[A woman] has filed a lawsuit claiming that Disney’s animated film about [a princess, her magical sister, and their talking snowman] took elements from her 2010 autobiography…. Court documents [include] a list of 18 “Frozen” elements that [the woman] claims were plagiarized directly from her book. These include both stories having two sisters, a village, betrayal, open doors/gates, and a “moon setting.” – CNN Money

I’m afraid that this woman is going to lose her lawsuit. I say this as not just an attorney once admitted to practice law in two states and before four federal district courts and the U.S. Supreme Court, but also someone who has sued Disney five times for the same thing, to wit: blatant mining of my personal experiences for material to use in their wildly successful movies without asking my permission or compensating me in any way. To date, I have yet to win a lawsuit, or to have my professional license reinstated, but as long as Disney keeps using my life as inspiration for its animation, I will keep demanding satisfaction—and injunctive relief—in court.

It’s partially my own fault, I’ve been told. In or about 1988, when I finished writing Book One of my memoirs—A Tearjerking Volume of Startling Brilliance—I mailed a photocopy of the unpublished manuscript to Disney’s then-president Jeffrey Katzenberg, although I confess that I don’t remember why. But imagine my surprise when I first saw The Little Mermaid in 1989. On the very first page of my work, I mention that I am a Pisces (the Fish), that for religious reasons I don’t eat crabs, and that I like to sing in the shower (that is, under water)!

It was immediately obvious to me that I was singlehandedly responsible for the start of what would become known as the “Disney Renaissance.” According to one source, The Little Mermaid had total international box office earnings of $211 million, of which I got not a penny. Instead, I had to shell out some of my own money to seek justice, which I also did not get.

Had my original lawsuit (Doe v. Disney I) not been dismissed with prejudice, I would have been able to simply add claims and allegations to that action rather than be required to commence an entirely new suit after the theatrical release of Beauty and the Beast. In Doe v. Disney II, I accused Walt Disney Feature Animation of misappropriating a vignette from my memoir for use in a second blockbuster film:  When I was nine or ten years old, I went to my local library to take out a book; the librarian told me that the book I wanted was already being loaned to another patron, so I borrowed instead a book I’d read before but had enjoyed enough—and forgotten enough about—to read again.

Anyone who has seen Beauty and the Beast even just once, even if it was back in 1991, will recall that something very similar happens to Belle in the very first scene of the movie proper, more or less setting the entire plot of the film in motion, and yet I did not get even an “additional story by” credit. Book Two of my memoirs—Ingest. Entreat. Adore.—features an excerpt from the transcript of a deposition of a former Disney animator (an “in-betweener,” I believe he called himself), the only person who worked on Aladdin (1992) who was unable to have the subpoena I’d served upon him quashed, conducted at a pizzeria near my home.

The most telling portion of the excerpt is as follows:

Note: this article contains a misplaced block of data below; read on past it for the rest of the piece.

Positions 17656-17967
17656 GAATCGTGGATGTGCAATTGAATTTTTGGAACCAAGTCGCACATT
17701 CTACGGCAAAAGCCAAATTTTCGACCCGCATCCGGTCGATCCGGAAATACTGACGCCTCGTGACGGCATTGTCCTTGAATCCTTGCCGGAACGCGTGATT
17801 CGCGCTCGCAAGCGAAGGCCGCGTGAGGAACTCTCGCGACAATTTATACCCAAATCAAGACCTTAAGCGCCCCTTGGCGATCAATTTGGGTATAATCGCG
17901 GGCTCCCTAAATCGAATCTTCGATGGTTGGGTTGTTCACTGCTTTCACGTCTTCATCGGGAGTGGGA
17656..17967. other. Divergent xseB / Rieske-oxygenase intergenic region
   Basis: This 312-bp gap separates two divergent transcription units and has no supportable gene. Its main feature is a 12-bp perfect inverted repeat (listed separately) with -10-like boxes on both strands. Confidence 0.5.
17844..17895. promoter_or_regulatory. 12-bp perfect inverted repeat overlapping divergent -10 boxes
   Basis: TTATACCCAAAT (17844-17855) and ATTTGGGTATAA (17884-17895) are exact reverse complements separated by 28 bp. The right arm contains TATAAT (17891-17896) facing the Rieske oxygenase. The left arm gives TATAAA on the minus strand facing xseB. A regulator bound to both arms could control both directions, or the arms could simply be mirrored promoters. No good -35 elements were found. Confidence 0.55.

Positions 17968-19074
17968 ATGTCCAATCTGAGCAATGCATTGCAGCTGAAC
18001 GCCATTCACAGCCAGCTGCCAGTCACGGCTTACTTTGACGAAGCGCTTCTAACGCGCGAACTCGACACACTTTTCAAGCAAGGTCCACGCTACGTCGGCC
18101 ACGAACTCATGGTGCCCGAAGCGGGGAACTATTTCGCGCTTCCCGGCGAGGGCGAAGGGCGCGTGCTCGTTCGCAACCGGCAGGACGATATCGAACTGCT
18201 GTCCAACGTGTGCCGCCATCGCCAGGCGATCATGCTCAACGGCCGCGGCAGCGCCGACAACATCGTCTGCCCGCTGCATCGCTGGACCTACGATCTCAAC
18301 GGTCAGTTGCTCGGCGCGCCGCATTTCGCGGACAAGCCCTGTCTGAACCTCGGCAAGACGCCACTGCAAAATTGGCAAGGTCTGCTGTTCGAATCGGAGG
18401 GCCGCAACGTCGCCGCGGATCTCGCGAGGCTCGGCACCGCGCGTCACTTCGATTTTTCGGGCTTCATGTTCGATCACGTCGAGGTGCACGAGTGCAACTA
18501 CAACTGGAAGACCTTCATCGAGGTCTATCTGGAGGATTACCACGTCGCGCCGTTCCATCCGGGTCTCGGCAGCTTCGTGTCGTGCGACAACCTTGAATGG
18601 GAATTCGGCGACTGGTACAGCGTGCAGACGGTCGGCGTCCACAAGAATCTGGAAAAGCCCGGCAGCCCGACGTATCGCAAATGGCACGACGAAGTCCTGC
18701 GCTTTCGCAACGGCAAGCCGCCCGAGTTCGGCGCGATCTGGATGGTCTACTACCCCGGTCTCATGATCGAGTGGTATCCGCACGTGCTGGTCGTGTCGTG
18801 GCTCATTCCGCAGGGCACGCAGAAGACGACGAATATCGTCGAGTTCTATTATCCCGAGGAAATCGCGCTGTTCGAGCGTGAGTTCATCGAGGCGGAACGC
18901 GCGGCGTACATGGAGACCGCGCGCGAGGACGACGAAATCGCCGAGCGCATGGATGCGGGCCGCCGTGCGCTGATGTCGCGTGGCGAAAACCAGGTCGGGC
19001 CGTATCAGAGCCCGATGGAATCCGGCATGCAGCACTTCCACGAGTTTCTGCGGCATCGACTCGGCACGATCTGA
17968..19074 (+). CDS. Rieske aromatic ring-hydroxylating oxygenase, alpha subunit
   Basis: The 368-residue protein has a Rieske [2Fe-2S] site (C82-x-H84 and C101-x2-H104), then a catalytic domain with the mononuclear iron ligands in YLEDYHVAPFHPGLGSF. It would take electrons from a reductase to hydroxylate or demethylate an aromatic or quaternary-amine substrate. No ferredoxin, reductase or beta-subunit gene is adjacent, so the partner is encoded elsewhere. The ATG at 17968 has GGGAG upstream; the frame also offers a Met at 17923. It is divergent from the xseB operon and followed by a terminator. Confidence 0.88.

ME: When you were working on “Aladdin,” were you ever told where the story came from?

HIM: I don’t recall specifically, but I’m pretty sure I understood that the movie was based on the Arab folktale of Aladdin and the magic lamp from “One Thousand and One Nights.”

ME: Have you ever read this “One Thousand and One Nights”?

HIM: No.

ME: So then it’s possibly that the basis of “Aladdin” is in fact not this book that you’ve never read but rather my own life story, isn’t it?

HIM: What?

ME: No further questions.

The allegations of my fourth lawsuit—Doe v. Disney IV—were perhaps the most straightforward of all: In 1977, I saw a science-fiction movie called Star Wars, which I enjoyed very much and the plot of which I described at length in my memoir, for the benefit of anyone who has not had the pleasure. There can be no question that someone at Disney read my description of the plot of Star Wars, because the exact same plot was used in The Lion King (1994). I believe I even read once that some actor provided a voice for both movies… and yet my complaint was dismissed and I was sanctioned!

Because of certain unfortunate circumstances, I was unable to sue Disney again until 2007, by which time Walt Disney Feature Animation had changed its name to Walt Disney Animation Studios, no doubt as a measure to attempt to avoid liability for wholesale theft and exploitation of my life scenarios. Notwithstanding this transparent tactic, I managed to serve process on the corporate pillager as soon as I discovered that some of my notes for Book Three of my memoir—tentatively titled “The Great Mouse Invective,” which I am currently writing and which will detail the unfortunate circumstances alluded to earlier—were missing from my home office. In these notes, I recounted an adventure in which, accompanied by a talking donkey, I rescued a beautiful princess from a castle tower surrounded by lava and guarded by a dragon, only to discover that while the princess is beautiful during the day, at night she turns into an ogre (but that was just fine with me because I am also an ogre). Alas, Shrek was a DreamWorks movie, and so Doe v. Disney V was tossed out immediately.

Originally posted 2014-10-07 10:22:54. Republished by Blog Post Promoter